“Hydrology, Part 1: Leaching”
Writers: J.H. Williams III & W. Haden Blackman
Artist/Cover artist: Williams
Colors: Dave Stewart
Letters: Todd Klein
Editor: Mike Marts
Publisher: DC Comics
Price: $2.99 US
Finally. Forget the New 52. Forget “Batman Inc.” Forget it all. Batwoman has been waiting in DC’s wings for too long, and we J.H. Williams III fans have been patient, confident the title would be worth tolerating the delays. And we were right. It’s hard to imagine any other DC comic published this month would be more beautiful thank this one, but hey, we knew Williams would offer some pretty and compelling visuals. No, the really good news is he and co-writer W. Haden Blackman have crafted a story worthy of the hauntingly beautiful artwork. I was surprised to find a supernatural element was included in this inaugural story arc, but it definitely helps to set this new story apart from previous tales featuring the title character. But the more interesting conflicts don’t stem from the mystery or the drama of missing children. Instead, what makes this such an engrossing read are the subplots, the character-driven moments that bring Kate Kane down to earth while also illustrating the extreme circumstances she’s had to overcome to arrive at this moment in her life.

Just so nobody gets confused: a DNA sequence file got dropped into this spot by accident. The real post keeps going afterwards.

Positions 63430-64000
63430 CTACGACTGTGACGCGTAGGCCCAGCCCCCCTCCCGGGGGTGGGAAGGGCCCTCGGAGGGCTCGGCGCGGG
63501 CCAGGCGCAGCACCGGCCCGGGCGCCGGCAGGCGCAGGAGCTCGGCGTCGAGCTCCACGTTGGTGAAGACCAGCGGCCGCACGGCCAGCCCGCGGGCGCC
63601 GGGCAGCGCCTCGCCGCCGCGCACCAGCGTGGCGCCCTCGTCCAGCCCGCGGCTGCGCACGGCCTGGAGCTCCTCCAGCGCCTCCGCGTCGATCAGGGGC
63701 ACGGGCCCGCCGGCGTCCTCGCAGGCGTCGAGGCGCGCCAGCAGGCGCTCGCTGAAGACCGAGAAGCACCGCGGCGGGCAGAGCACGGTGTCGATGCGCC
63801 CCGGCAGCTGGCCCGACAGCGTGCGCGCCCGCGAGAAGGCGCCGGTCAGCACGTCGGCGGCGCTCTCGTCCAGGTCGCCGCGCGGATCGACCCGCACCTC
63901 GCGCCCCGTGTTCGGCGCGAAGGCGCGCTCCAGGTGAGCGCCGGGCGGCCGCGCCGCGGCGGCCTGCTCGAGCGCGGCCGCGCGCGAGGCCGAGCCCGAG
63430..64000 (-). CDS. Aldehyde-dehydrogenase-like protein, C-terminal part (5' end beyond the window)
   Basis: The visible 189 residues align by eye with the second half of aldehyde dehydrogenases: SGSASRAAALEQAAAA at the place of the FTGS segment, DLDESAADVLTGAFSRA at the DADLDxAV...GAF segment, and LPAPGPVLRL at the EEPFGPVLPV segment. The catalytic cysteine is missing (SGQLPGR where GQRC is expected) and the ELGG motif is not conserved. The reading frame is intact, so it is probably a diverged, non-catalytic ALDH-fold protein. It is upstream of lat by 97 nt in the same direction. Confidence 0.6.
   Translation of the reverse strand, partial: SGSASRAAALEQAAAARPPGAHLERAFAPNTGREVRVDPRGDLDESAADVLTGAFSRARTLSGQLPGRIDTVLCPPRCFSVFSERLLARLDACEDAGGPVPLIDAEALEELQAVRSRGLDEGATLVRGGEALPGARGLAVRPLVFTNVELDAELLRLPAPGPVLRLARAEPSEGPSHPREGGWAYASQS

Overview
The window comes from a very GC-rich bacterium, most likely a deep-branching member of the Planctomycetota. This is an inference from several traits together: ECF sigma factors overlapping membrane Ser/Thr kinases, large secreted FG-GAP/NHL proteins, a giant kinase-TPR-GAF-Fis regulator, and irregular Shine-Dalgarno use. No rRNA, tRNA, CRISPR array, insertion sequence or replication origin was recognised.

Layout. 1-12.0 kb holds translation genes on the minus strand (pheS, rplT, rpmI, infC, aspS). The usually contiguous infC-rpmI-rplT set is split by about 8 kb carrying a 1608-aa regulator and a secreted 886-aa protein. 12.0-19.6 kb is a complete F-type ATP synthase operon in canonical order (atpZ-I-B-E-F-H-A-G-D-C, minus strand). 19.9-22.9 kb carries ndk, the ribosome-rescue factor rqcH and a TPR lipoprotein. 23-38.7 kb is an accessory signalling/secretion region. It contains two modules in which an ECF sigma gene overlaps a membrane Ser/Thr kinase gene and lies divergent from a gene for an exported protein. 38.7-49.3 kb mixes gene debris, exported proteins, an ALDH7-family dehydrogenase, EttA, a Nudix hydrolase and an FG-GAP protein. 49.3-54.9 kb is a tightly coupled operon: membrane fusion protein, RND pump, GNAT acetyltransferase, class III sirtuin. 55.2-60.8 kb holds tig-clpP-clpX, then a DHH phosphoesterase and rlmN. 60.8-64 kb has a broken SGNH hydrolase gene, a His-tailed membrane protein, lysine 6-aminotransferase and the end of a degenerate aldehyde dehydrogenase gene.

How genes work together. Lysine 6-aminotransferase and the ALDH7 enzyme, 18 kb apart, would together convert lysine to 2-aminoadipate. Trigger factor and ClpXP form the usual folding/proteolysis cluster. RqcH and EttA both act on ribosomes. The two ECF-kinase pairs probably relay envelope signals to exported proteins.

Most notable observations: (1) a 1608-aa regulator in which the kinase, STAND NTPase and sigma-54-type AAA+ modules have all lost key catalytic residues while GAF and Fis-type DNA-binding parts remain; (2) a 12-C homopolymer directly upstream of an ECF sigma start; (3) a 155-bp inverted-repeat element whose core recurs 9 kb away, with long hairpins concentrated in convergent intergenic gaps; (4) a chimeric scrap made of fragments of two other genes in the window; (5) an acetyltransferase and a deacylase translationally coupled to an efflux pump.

Batwoman bursts into a Gotham apartment to find a ghostly woman in the midst of abducting a trio of children as their parents watch helplessly. The heroine is unable to stop the supernatural threat — later named the Weeping Woman — but gives her word to the distraught mother and father she won’t rest until she returns their children to them. Meanwhile, the woman behind Batwoman’s mask, Kate Kane, is being pressured by her cousin to train her and to join her nightly crusade, and Kane reconnects with Det. Maggie Sawyer and tries to take the first steps towards a relationship with her.
Williams doesn’t disappoint, offering plenty of unconventional, flowing page and panel layouts. He reflects the antagonist’s connection to water and her spectral nature to the fluid layouts and panel borders in her scenes. That contrasts with the sharp angles of the panel borders that arise when Batwoman crashes through a window. The jagged, sharp edges of the borders are like the sharps of glass she scatters about the room. I find it interesting that Williams has opted (as he’s done before) to portrayed Kate as something of a ghost among the living herself, and it’s more pronounced here given the villain appears to be a ghost herself. His backgrounds are incredibly convincing, but as strong as they are, they’re not nearly as powerful as the figures. The realism in his portrayal of people allows him to expose their vulnerability and humanity.
Stewart’s colors are absolutely lovely, almost making Williams’ linework look as though it’s painted at times. As strong as Williams’ storytelling is, the opening scene wouldn’t have been nearly as effective without Stewart’s cool blues and greens, which go a long way to reinforce the haunted and watery tone of the scene. I also like how he establishes the everyday work with much brighter colors. Furthermore, I was thrilled to find Todd Klein was still contributing the lettering to this property. He’s the most talented letterer in the business, and his innovative forms always add to the story.